Voters grill politicians in Arundel

Lib-dem stand-in, Dr James Walsh, left, with UKIP's Peter Grace, Nick Herbert (Conservative), Isabel Thurston (Green Party) and Christopher Wellbelove (Labour), right. SUS-150424-092639001
Lib-dem stand-in, Dr James Walsh, left, with UKIP's Peter Grace, Nick Herbert (Conservative), Isabel Thurston (Green Party) and Christopher Wellbelove (Labour), right. SUS-150424-092639001
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POLITICAL parties went head-to-head in Arundel over local and national concerns.

Members vying to be the next MP for Arundel and South Downs took to the stage during the first election hustings.

Held last Wednesday (April 15) at St Nicholas’ Church, in London Road, Arundel, the night saw politicians debating a range of issues from immigration, foreign policy and the future of the Trident weapons programme, to contentious local plans like the Arundel bypass and a scheme to build more than 70 holiday chalets in Houghton Woods.

The night kicked-off with audience member Derek Waller grilling the panel about their parties’ planned austerity measures, quizzing them on how they could ‘reduce the deficit and balance the books’.

While fellow audience member Miles Ockwell asked whether the country was ‘really in this together’ with the planned welfare cuts.

Responding, Labour candidate Christopher Wellbelove said: “I don’t think we’re all in this together.”

He backed cutting winter fuel payments to the richest five per cent of pensioners, as well as freezing ministerial pay ‘until the books are balanced’. He also wanted to see greater investment in rural businesses and communities.

Dr James Walsh, who was standing in for Liberal Democrat candidate Shweta Kapadia, said the Lib-Dems would borrow £70billion less than Labour and £50billion less than the Tories.

He outlined plans to cut the deficit by making savings in Government, increasing tax rates for some and coming down hard on those avoiding paying tax.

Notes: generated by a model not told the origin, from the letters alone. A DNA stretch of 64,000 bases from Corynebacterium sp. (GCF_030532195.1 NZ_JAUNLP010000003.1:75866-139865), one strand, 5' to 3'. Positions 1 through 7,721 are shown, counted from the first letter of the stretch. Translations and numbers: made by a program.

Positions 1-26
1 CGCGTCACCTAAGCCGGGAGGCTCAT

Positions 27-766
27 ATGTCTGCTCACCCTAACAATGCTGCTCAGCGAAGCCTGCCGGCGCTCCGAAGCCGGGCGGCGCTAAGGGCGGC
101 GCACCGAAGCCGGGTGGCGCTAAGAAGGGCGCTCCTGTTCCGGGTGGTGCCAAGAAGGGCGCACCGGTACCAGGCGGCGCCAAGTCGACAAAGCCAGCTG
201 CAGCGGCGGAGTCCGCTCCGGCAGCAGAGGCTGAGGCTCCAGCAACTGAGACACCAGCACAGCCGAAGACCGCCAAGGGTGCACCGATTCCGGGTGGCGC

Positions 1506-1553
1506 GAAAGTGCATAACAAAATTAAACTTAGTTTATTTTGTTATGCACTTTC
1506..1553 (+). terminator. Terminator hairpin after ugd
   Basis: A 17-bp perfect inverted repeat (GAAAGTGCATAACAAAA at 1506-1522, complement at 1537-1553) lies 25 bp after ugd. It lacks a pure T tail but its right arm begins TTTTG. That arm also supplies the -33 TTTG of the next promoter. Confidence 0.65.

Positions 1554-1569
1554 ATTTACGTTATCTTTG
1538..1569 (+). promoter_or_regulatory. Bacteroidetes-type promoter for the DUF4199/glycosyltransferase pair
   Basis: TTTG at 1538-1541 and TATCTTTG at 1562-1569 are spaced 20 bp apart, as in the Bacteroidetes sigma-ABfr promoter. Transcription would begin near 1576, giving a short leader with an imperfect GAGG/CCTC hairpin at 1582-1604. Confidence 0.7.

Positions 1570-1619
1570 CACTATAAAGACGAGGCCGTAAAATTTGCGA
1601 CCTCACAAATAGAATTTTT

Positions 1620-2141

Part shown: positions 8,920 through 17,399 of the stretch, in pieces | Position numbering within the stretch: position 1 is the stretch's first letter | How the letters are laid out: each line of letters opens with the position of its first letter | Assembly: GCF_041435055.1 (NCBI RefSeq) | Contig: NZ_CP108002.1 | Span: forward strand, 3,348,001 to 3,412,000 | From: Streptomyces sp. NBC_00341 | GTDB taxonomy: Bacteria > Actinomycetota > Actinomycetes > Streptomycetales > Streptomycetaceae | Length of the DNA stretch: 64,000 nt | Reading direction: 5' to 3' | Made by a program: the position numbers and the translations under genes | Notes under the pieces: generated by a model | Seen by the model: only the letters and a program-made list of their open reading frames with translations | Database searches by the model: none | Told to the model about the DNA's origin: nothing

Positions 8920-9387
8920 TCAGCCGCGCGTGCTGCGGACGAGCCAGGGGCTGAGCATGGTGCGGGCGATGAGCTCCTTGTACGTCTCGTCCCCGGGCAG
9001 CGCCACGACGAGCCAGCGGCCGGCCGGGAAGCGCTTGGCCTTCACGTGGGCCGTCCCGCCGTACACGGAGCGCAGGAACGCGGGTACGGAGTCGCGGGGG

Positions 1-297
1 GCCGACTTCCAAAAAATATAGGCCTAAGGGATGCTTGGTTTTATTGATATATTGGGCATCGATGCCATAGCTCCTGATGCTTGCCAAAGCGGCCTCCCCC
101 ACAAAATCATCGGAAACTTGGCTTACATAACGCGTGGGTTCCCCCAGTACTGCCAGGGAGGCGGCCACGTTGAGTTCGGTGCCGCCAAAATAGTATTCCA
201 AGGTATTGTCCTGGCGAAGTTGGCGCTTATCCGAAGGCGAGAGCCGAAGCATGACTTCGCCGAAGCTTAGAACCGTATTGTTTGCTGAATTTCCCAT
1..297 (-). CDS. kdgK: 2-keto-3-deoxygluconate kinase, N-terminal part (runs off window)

Isabel Thurston (Green Party) agreed with cracking down on tax dodgers but opposed further cuts to public services. She championed an investment scheme in the ‘green economy’, creating thousands of new jobs.

Nick Herbert (Conservatives) said ‘difficult decisions’ had been made in the last parliament. He added further cuts would be made, with possible savings still to be found in central Government.

However, he pledged to ‘protect big budgets’ like the NHS from cuts. He also stressed that welfare savings would not ‘attack pensioners’.

Peter Grace, of the United Kingdom Independence Party (UKIP), said UKIP would ‘reprioritise’ Government spending, and invest more in the NHS, while cutting spending on the costly HS2 rail route between London and the West Midlands. He would also seek to cut down various Government departments and added UKIP would treat vulnerable people with ‘compassion and dignity’.

Parties were divided over the Arundel bypass. Mr Herbert and Dr Walsh backed the plans, while Mr Wellbelove felt more time was needed to fully assess all the options.

Mr Grace didn’t believe ‘decimating Arundel’s wetland with a £40million-wide ‘race track’ was the way forward, and said UKIP would invest in ‘a 21st century road network’.

Likewise, the Green Party was totally against the bypass but backed investment on public transport.

Other questions saw the panel debating the NHS, with all parties agreeing it was vital to invest in the service, not cut it.

Parties were also largely in agreement over maintaining a free press.